I consider your nitrates and phosphates levels to be low.
 
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ydono

New Member
Jan 24, 2022
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ohio
OK. thanks for clarification - how would I reduce nitrates and phosphates beforehand, without using the "pillows" in the filtration system? What are you target numbers for Phosphate and Nitrate for live plants?
 

Lmuhlen

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Jan 20, 2021
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14
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Brazil
I imagine doing something similar to RO systems, through which the new water flows once and is stored for later use. Or you can store water somewhere and have some sort of simple filter with the "pillows" as the only media.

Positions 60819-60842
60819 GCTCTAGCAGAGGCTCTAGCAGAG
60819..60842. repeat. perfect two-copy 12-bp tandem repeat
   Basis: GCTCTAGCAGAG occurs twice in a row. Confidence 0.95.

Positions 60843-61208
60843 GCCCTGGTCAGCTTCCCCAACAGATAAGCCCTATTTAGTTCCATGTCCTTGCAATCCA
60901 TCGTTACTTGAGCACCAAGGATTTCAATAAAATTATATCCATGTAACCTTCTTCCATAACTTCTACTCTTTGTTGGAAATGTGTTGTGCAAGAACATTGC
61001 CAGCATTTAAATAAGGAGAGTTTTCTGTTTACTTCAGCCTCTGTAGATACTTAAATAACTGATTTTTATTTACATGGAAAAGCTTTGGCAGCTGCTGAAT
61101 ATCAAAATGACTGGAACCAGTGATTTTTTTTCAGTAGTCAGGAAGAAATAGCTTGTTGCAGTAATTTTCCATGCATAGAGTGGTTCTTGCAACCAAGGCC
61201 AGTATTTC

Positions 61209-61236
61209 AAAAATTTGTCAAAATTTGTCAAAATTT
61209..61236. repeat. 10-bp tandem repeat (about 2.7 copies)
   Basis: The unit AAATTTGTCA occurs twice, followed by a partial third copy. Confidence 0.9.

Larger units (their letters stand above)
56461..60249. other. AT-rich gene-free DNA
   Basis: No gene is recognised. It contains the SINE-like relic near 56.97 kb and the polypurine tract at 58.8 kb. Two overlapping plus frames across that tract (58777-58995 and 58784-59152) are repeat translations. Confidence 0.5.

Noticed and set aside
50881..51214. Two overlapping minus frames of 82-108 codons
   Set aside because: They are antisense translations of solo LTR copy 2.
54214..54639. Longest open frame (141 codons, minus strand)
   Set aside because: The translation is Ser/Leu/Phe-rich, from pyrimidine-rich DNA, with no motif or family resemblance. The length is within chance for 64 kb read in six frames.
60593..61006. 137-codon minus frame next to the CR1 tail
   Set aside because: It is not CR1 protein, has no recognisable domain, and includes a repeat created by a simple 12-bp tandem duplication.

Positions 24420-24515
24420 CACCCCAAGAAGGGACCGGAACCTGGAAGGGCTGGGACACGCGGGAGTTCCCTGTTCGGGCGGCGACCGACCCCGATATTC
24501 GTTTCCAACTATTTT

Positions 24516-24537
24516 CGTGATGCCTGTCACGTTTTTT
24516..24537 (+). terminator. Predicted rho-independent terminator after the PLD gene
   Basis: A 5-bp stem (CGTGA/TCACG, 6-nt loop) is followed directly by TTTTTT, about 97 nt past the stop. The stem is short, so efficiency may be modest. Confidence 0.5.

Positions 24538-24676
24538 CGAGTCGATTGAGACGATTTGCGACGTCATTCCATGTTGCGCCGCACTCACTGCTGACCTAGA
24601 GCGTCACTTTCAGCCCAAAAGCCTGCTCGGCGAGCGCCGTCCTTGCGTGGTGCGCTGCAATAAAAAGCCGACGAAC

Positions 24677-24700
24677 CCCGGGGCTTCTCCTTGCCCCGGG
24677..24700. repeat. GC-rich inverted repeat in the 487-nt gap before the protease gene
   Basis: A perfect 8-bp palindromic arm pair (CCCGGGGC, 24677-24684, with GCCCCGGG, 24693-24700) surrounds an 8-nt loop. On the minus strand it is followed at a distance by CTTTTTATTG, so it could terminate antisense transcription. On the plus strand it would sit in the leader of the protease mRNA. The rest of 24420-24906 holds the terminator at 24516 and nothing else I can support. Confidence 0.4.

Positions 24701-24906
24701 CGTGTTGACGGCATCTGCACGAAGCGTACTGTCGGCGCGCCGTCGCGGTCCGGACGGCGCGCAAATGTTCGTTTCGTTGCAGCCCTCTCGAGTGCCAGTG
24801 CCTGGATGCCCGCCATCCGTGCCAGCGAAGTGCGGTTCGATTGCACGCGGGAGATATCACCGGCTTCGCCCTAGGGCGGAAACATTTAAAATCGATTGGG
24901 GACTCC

Hard to single out one target number for nutrients, but I think 3 times what you have would be a more confortable starting point.
 

Allwissend

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Allwissend - thank you for your reply. I have a few follow up questions:


Regarding removing the "chemical media" - are you referring to the penguin carbon filters I put pack in? I believe it is just carbon, no chemicals. Will carbon filter out the fertilizer too?

Regarding the high PH, I was trying to lower the PH at one point but it was impossible. then someone told me that PH won't lower with the KH in it. I keep the KH at around 5-7 because I thought that was the place it had to be to keep PH stable.